No objection was made to the public’s presence for nearly 60 years. In the mid-1980’s, however, the Besses began to restrict the public’s use of the road, telling people that it was not a public road and posting “No Trespassing” signs. The Besses finally filed a complaint against several specific individuals and also against Humboldt County, seeking to prevent any further “trespass” on their land. The County of Humboldt and the State of California cross-complained to establish the rights of the public in the road, river and riverbank. The court, as noted, found in favor of the public. [3 Cal. App. 4th 1549]
I. The Public Has the Right to Use the Van Duzen River and Abutting Land up to the High-water Mark for Navigation, Fishing and Recreation
 It is well settled that the state has fee title to such portion of any navigational river within its boundaries as lies beneath the low-water mark. It is equally well established that although abutting landowners own the land between the high- and low-water marks, their ownership is subject to a public trust for purposes such as navigation, fishing, and recreation. ( Civ. Code, ? 830; State of California v. Superior Court (Lyon) (1981) 29 Cal. 3d 210, 226-233 [172 Cal. Rptr. 696, 625 P.2d 239].) There was substantial evidence that the Van Duzen River was navigable, and the Besses, in fact, so conceded. The public, therefore, has the right to use the river, and the river-bed up to the high-water mark, for navigational, fishing, recreational, and other permitted purposes. [2, 3] (See fn. 2.) It is unclear if the Besses claim otherwise, but to the extent that they argue that the public may not use the riverbed-up to the high-water mark-for such purposes, such argument lacks merit. fn. 2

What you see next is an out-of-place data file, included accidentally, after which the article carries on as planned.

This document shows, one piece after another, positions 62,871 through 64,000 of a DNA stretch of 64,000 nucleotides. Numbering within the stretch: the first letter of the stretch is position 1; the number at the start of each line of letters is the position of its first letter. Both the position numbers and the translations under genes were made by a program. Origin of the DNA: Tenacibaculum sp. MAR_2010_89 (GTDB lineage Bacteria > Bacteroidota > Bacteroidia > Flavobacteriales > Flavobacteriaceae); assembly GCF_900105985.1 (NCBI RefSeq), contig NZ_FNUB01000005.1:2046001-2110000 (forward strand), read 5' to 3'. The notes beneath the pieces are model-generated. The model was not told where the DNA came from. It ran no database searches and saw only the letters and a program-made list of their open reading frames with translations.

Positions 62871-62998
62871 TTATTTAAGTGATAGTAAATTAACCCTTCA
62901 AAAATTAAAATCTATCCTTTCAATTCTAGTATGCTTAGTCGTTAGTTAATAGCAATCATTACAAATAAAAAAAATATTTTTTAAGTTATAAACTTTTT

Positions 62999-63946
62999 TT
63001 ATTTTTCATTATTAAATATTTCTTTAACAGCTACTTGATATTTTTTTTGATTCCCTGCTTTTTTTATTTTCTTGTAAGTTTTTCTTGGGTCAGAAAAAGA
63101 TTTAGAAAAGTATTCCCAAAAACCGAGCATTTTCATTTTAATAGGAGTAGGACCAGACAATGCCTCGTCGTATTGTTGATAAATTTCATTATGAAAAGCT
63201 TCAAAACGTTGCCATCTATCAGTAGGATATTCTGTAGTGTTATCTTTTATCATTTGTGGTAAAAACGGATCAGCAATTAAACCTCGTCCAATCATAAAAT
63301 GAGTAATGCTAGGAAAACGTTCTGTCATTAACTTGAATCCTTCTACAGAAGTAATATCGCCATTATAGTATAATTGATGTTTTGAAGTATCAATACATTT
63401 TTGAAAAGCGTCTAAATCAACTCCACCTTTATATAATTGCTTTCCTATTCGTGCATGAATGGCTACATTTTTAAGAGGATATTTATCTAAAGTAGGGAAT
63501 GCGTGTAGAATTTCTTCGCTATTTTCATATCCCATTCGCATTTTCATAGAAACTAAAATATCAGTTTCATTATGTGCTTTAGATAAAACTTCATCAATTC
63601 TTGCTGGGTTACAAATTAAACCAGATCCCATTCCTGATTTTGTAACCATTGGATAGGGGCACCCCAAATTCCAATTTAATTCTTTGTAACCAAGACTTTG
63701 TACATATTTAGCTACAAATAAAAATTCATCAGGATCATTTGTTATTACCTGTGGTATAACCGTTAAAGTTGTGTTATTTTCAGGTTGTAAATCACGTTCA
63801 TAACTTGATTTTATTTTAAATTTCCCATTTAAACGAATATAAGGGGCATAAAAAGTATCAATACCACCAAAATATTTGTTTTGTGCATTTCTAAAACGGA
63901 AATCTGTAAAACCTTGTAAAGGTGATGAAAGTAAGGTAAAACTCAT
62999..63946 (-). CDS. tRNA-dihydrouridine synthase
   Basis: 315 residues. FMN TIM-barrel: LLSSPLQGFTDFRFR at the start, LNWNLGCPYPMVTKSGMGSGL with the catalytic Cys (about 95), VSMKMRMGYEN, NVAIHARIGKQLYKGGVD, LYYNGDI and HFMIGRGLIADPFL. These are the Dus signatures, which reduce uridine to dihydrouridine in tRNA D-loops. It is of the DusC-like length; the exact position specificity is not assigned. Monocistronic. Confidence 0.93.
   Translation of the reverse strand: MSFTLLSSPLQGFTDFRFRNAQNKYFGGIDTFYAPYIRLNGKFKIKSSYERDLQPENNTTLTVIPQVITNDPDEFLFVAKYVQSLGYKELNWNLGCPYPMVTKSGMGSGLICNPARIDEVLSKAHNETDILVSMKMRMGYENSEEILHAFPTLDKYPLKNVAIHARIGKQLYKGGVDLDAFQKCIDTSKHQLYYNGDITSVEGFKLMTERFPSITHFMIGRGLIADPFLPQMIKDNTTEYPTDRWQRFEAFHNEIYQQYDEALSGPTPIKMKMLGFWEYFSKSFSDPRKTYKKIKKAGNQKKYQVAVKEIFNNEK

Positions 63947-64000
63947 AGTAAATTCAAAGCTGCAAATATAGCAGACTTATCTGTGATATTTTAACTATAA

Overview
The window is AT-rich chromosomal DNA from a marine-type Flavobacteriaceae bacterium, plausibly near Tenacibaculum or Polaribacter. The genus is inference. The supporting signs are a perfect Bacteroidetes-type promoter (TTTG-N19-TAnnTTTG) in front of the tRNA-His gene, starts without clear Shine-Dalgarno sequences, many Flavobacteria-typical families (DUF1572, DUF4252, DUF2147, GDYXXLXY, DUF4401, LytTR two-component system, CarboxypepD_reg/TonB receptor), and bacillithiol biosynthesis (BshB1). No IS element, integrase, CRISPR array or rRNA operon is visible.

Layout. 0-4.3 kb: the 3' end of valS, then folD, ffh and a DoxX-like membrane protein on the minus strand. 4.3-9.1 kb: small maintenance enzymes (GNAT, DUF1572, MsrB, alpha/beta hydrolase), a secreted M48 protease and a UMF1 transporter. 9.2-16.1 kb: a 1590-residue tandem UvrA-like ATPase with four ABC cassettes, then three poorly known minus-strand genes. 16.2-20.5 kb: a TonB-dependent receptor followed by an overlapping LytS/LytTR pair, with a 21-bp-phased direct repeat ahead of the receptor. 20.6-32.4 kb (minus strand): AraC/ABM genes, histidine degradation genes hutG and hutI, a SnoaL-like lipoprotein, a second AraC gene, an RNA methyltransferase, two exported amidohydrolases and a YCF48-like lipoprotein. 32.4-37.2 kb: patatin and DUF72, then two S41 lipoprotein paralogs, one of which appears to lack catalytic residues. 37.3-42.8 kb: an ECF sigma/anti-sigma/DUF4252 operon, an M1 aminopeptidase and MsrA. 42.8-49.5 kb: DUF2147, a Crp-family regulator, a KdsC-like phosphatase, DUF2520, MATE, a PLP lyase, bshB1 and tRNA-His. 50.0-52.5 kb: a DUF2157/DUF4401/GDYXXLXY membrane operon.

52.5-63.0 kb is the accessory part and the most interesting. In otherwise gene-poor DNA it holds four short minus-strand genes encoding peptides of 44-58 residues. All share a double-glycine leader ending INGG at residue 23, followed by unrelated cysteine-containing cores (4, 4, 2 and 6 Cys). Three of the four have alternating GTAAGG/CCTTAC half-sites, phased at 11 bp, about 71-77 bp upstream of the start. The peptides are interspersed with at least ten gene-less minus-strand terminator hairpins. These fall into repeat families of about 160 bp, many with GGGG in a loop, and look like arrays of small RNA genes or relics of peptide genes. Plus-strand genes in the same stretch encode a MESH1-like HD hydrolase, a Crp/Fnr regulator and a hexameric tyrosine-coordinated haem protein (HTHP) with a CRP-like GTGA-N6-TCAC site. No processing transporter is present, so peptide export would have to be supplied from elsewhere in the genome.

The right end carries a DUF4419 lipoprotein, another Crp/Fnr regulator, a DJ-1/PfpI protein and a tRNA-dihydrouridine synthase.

II. The Public Has the Right to Use the Odd Fellows Park Road as a Means of Access to the Van Duzen River